DepEd still 'unprepared': Go wants opening of classes moved to October 2020

Katrina Domingo and Jaehwa Bernardo, ABS-CBN News

Posted at Aug 13 2020 04:32 PM

DepEd still 'unprepared': Go wants opening of classes moved to October 2020 1
Teachers and school employees prepare elementary school modules for blended learning for the coming school opening at the Geronimo Santiago Elementary School in Manila on July 21, 2020. Jonathan Cellona, ABS-CBN News

MANILA - Sen. Christopher "Bong" Go on Thursday urged the Department of Education (DepEd) to move the opening of classes to October, saying the agency needs more time to prepare teachers, parents and students for different learning methods under the new normal.

The opening of classes should be moved from August 24 to October to "avoid risking the lives of children" and give the government "more time" to prepare, said Go, who chairs the Senate Committee on Health.

"Kung hindi pa handa, huwag nating pilitin. Magiging kawawa ang mga estudyante, kawawa ang mga teachers," he said in a statement.

(If we are not ready for it, we should not force it. Students and teachers will have a hard time.)

"Hirap na po ang mga Pilipino, huwag na nating dagdagan pa ng pressure ang mga bata at mga magulang nila," he said.

(Filipinos are already having a hard time, let's not add pressure to the children and their parents.)

Congress earlier passed a measure allowing the DepEd to move the opening of classes beyond August, but Education Sec. Leonor Briones opted to keep the August 24 opening, with students learning at home - either through online, tv, radio, or printed materials - to avoid possible exposure to the coronavirus disease 2019 (COVID-19).

DepEd still needs to finish printing self-learning modules for students, while teachers and learners also need more time to familiarize themselves with the shift to distance learning, Go said.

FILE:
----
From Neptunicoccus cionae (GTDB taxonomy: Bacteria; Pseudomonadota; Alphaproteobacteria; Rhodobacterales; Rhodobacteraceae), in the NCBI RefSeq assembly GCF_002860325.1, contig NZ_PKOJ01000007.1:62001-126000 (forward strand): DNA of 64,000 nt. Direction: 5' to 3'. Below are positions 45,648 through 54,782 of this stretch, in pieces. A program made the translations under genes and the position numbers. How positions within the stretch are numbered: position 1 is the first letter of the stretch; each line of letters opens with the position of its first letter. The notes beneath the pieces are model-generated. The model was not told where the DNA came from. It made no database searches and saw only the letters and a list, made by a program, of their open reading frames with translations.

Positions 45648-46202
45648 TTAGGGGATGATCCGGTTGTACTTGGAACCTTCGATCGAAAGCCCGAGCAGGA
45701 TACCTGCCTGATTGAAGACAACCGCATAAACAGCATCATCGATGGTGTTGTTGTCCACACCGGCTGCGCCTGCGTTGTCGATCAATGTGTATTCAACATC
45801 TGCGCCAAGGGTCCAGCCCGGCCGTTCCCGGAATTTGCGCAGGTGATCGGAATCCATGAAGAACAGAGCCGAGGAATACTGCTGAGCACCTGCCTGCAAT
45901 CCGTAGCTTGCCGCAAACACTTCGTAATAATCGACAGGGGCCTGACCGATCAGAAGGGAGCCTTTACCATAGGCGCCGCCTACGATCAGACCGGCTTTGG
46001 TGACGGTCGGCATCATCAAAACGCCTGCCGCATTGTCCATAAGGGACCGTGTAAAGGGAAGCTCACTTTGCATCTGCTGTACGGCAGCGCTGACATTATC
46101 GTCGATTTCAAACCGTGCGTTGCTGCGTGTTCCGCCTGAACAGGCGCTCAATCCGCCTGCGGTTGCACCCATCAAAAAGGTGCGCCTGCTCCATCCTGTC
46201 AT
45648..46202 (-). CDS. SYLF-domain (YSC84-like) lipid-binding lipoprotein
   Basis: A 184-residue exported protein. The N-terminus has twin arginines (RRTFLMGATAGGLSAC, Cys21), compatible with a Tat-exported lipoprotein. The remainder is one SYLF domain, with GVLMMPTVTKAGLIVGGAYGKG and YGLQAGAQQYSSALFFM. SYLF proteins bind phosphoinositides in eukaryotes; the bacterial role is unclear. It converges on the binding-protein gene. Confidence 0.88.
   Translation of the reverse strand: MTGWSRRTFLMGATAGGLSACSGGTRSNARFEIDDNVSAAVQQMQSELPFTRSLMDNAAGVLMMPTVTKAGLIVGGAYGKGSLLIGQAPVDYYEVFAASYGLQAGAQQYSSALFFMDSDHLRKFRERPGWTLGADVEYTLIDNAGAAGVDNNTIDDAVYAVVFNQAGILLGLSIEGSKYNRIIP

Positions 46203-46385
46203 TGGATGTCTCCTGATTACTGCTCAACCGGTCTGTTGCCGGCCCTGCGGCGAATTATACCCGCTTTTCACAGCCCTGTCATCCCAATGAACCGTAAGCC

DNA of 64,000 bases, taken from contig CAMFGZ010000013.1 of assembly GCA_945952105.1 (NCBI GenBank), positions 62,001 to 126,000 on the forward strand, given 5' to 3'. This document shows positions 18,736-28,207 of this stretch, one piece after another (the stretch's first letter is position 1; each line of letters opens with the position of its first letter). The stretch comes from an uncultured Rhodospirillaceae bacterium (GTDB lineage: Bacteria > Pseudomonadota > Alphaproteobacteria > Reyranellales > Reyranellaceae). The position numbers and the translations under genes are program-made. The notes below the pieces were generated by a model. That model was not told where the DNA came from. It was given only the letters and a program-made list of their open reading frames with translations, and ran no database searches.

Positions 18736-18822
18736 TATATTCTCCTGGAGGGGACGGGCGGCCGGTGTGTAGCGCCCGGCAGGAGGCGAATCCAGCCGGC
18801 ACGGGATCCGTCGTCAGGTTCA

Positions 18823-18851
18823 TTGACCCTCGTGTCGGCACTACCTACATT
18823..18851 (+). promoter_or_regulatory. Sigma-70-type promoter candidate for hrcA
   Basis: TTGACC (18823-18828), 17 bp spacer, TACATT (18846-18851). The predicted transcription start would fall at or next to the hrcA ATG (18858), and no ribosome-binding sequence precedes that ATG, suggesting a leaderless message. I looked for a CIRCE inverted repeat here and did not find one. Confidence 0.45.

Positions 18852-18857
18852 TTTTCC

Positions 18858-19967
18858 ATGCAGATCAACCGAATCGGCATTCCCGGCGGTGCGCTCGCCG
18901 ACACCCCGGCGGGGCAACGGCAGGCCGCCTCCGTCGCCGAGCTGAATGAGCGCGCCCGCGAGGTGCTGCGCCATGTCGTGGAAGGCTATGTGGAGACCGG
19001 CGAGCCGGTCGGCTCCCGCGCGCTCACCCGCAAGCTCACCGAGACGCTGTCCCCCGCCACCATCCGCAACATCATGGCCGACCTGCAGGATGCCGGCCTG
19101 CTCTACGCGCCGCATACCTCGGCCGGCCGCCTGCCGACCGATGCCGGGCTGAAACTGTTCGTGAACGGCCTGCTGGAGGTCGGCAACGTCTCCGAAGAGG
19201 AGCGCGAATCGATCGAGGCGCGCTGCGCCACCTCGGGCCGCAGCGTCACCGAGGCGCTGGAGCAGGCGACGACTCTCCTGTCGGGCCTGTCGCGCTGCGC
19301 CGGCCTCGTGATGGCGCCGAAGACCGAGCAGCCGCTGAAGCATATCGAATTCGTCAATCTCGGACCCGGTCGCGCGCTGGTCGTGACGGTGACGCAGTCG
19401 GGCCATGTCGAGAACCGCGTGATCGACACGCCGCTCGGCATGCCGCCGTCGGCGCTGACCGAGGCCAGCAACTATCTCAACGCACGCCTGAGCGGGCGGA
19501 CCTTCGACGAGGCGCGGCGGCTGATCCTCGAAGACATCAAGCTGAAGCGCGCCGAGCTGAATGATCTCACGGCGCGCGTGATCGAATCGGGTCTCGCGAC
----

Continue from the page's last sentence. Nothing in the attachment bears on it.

"Kung tayo nga dito sa Senado ay nahihirapan sa transition to online, paano pa kaya sila?" he said.

(Even we in the Senate are having a hard time transitioning to online, what more these children?)

"Ang internet hindi rin reliable, tapos 'yung offline modes of learning naman pinaghahandaan pa rin... Ayaw nating maipasa ang burden sa estudyante at ma-pressure sila dahil sa makabagong paraan ng pag-aaral kung hindi pa naman po handa ang lahat," he said.

(Our internet [connection] is not reliable, and the offline modes of learning are still being being prepared... We don't want to pass the burden to students and pressure them to shift to this new form of learning if we are not yet ready for it.)

Senate Basic Education Committee chair Sen. Sherwin Gatchalian gave a similar recommendation after his panel found that the DepEd has yet to finalize its COVID-19 program for teachers.

"Very disappointing kasi giyera 'yung pupuntahan natin tapos ang mga sundalo natin walang proteksyon," Gatchalian said, referring to teachers who are required to visit their students in communities from time-to-time.

(It is very disappointing because we are sending our soldiers to war without protection.)

"Ang importante ngayon ay ang assurance sa ating teachers na aalagaaan namin kayo, may pondo kami dito, may partnership with PhilHealth at kahit anong mangyari sa inyo okay kayo," he said in an online press conference.

(The important thing that we should do now is to give assurance to our teachers that we will care for them, we have funds for them, we have a partnership with PhilHealth, so that whatever happens to them, they are going to be okay.)

Teachers also want class opening moved

The Alliance of Concerned Teachers has also asked senators to pass a resolution urging President Rodrigo Duterte to postpone the August 24 school opening.

Less than 2 weeks before classes start, only 38 percent of school division offices are "half ready" with printed modules, the group said, citing DepEd data presented to senators on Wednesday.

The group said the unavailability of printed modules in most schools "cannot be taken lightly."

"We hereby call on senators to sign a resolution recommending that the president move the formal opening of classes until quality learning can be guaranteed for all learners and the health of all involved secured," the group said.

The Philippines' shift to distance learning education began in the second quarter of 2020, after President Rodrigo Duterte banned children from coming to school while a COVID-19 vaccine has yet to be formulated.

Earlier this week, the Philippines began meeting with Russian vaccine makers for Phase III testing of Sputnik V, touted to be the world's first vaccine against COVID-19.